Why 5G Security is Going to be a BIG Problem

While 3G and 4G cell tech have their own well known security issues, so does 5G, including the recently announced 5G network slicing security issues (see here). But this is probably not the big concern for 5G security.

The hype around 5G is that we can use it for everything and anything. And we probably will.

So the first issue is that if we are moving 100 times the amount of data that we are moving today and the risk of any bite of data being compromised is exactly the same (likely not, but that is a different issue), then it is likely that 100 times the amount of data that is being breached today will be breached when 5G is fully deployed.

The next issue is that in order to make all this 5G nirvana happen, there is going to need to be a lot of software written. I am sure that all of this software will be bug free. Like Windows or iOS or any other modern software. Which is why vendors often release 100 patches every month. Buggy software leads to breaches. Move “use cases” for 5G lead to more breaches.

But this is probably the biggest issue.

What is that data and system being used for. If you own a self driving car and that car has software and that software can be updated “over the air”, can you guarantee that those updates will be secure? I am sure that SolarWinds said their update process was secure, also. How did that work out?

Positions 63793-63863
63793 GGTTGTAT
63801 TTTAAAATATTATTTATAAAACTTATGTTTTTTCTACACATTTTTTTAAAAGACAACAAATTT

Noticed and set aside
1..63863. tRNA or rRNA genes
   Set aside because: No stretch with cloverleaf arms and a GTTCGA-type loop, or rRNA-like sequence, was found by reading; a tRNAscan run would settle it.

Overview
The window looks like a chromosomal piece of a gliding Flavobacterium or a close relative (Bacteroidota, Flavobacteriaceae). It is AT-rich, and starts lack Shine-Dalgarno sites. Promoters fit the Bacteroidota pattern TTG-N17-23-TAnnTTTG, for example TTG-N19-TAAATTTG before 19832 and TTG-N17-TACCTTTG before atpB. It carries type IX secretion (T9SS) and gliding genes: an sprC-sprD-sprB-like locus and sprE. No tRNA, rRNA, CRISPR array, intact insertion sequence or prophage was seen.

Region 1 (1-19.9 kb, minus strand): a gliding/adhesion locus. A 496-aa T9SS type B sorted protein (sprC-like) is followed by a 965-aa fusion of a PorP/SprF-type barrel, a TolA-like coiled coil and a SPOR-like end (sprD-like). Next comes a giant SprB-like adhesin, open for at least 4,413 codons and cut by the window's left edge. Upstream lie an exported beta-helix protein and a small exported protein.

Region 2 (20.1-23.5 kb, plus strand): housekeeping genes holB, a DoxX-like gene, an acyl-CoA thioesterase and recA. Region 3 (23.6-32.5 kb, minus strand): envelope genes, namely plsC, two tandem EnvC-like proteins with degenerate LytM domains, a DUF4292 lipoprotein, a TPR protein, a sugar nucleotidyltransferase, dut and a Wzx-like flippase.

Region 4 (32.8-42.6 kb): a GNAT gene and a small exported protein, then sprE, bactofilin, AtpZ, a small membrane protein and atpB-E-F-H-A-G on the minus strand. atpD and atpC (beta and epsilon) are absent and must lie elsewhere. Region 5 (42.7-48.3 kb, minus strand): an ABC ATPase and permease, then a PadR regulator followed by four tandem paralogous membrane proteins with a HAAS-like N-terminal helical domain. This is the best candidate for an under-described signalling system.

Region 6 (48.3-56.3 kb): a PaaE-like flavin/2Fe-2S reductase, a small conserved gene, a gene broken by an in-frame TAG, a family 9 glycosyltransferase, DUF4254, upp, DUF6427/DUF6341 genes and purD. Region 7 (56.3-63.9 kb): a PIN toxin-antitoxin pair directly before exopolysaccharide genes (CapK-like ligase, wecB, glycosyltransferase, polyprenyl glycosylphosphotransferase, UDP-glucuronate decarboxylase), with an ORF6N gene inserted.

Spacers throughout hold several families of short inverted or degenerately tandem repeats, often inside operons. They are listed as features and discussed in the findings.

Here is an article on how to hack a Tesla. Over the air. Without touching the car.

What if that hacked update tells the car to drive into a tree. We basically saw a prototype of this on 60 Minutes a couple of years ago when researchers took control of a Jeep driving down the highway at 60 miles an hour.

You say that is unlikely. Maybe. But we have already seen lower tech versions of this used in targeted assassinations.

Of course, right now, we don’t have any idea how hackers will structure their attacks.

What if a hacker took over the control of your car via some 5G wiz bang feature that you absolutely have to have and then told you that if you transferred a million dollars (or whatever) to the hacker, they would NOT drive your car into that tree? Or what if you have a 5G controlled medical device like an insulin pump. Give me your money or I will up your dosage by a factor of 100. We saw a very low tech version of that last month when an attacker increased the amount of a chemical going into a Florida water treatment plant by 100 times. Luckily, someone saw that happen and was able to fix it. As 5G automates more of this, the luck will run out.